Classification guidelines for medical and non-medical robots

It might be interesting for many of us to look a little into the details of current medical robot categorization practices form the standardization point of view. (Excerpts from Gurvinder S. Virk, Tamás Haidegger: Classification Guidelines for Personal Care Robots Medical and non-medical applications.)
"Robotics is evolving from its traditional roots in industrial manufacturing towards the realization of a wide variety of service applications where the new robots are aimed at performing “useful tasks for humans or equipment excluding industrial automation applications”. Currently, specific regulations exist only for the industrial robots (which rely on separating the manufacturing robots from humans using real or virtual cages) and this is presenting a bottleneck for the development of the new service robot markets where the robots need to interact closely with humans. The key missing requirements here are the lack of suitable international safety requirements for the new service robot applications to allow the needed human-robot interactions including human-robot contact; this is causing difficulties for commercializing the new products due to the fear of crippling litigation actions in the event of accidents occurring. 
Current standards and regulations put the focus on the intended use as defined by the manufacturer when dealing with the classification of a particular robot system. It is possible to consider the key issues from two perspectives, namely:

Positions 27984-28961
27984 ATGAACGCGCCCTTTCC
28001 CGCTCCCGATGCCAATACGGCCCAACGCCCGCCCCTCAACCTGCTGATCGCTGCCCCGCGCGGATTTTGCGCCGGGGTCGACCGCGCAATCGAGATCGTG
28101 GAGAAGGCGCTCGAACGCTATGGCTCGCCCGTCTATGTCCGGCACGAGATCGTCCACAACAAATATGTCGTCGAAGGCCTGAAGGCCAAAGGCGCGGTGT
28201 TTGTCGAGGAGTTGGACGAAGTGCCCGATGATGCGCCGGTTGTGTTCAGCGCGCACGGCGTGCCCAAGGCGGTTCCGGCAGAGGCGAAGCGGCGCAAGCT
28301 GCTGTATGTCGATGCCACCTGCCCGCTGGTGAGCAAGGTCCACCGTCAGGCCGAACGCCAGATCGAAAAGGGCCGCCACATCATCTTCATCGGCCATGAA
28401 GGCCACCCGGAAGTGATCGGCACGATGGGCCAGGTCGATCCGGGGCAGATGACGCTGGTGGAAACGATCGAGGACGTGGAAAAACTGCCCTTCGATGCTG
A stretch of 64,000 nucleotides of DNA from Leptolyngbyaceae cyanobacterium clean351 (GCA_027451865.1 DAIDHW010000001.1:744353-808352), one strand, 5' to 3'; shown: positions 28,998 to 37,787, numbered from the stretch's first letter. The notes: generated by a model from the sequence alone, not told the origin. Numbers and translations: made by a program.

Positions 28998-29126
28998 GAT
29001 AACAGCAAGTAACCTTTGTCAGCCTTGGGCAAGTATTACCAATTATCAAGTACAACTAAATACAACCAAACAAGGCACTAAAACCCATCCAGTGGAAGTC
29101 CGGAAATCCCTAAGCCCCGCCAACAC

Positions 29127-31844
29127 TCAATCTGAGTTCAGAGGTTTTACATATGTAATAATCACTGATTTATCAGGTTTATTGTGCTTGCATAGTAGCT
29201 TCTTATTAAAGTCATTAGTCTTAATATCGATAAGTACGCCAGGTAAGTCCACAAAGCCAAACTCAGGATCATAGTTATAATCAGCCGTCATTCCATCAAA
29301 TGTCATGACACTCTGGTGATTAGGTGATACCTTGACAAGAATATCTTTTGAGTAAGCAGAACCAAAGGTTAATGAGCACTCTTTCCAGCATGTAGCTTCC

• physically assistive robots: such robots are used to provide physical support to users. Some examples to contrast the medical and non-medical applications are the following:
    • Physical rehabilitation exoskeleton (medical) versus an assistive exoskeleton for soldiers in the field, or supporting exoskeletons for persons working in a manufacturing line or at home carrying heavy objects (personal care)
    • Porter-type robot for logistics tasks in a hospital: its classification (medical or non-medical) depends on if it is involved in some part of a medical treatment. One example, in the case of medicine delivery, if there is human involvement (in the medicine delivery or decision making activities) after the robot has delivered its service then it is non-medical
    • Scrub nurse robot: operating in a sterile environment of the operating theatre (medical) versus performing general tasks in open wards (non-medical)
  • cognitive support robots: such robots are used to provide emotional and mental support to users. Examples include the following:
    • Robots in psychology: if a medical treatment is provided (following a professional’s diagnosis), then the robot is a medical device and must be regulated as such
    • Robot companions: for providing social support and companionship could be simple leisure time devices but users may get emotionally attached and there could be undesirable psychological side effects which need to be thought about
  • mobile servant robots: some of these are designed for personal care to perform domestic tasks (non-medical), but some systems could involve a medical doctor “e-visiting” a patient through an avatar that is used to perform some diagnosis (e.g., by measuring blood pressure) and providing some treatment (ordering medication or injecting drugs), making them medical devices."
 Check out our poster and the paper for more details on medical robot categorization. 


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